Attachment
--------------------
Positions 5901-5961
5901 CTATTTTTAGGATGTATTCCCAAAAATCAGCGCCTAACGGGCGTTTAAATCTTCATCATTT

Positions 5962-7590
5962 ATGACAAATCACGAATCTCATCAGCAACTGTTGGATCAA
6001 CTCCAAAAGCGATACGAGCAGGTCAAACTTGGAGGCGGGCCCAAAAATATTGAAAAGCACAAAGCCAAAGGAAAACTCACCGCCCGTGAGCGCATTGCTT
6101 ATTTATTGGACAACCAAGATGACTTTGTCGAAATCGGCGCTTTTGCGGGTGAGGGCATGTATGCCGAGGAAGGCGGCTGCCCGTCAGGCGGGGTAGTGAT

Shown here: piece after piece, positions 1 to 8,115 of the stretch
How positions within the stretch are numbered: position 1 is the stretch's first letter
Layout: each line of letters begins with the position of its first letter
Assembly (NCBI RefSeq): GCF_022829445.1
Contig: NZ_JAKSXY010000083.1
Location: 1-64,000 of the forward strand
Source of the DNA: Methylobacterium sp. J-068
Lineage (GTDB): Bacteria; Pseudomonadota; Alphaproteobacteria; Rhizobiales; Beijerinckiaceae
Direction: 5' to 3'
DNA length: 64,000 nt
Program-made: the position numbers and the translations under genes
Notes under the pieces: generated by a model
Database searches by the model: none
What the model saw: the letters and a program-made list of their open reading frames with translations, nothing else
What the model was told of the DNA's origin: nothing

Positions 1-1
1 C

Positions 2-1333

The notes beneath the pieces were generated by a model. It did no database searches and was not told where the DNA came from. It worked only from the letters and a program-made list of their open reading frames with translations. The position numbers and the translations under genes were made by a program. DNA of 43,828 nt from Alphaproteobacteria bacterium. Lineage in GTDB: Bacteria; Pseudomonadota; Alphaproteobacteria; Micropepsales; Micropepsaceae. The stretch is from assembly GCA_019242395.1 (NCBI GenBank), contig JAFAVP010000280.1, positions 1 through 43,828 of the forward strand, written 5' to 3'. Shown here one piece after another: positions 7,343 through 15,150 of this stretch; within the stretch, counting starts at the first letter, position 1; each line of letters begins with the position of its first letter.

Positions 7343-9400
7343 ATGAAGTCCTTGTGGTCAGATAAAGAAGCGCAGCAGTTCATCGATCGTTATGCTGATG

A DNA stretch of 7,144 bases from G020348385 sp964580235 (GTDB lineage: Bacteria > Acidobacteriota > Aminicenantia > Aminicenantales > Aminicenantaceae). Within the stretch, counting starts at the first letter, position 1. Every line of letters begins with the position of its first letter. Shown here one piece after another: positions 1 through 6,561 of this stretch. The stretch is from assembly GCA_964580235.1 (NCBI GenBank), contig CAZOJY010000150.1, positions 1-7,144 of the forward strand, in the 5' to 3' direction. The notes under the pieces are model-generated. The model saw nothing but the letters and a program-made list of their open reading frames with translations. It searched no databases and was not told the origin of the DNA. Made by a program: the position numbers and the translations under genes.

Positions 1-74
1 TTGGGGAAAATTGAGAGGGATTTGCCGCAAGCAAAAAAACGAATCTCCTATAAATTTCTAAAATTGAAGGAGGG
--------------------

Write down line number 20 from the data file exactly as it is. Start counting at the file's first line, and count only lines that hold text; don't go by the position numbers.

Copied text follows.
What the model saw: the letters and a program-made list of their open reading frames with translations, nothing else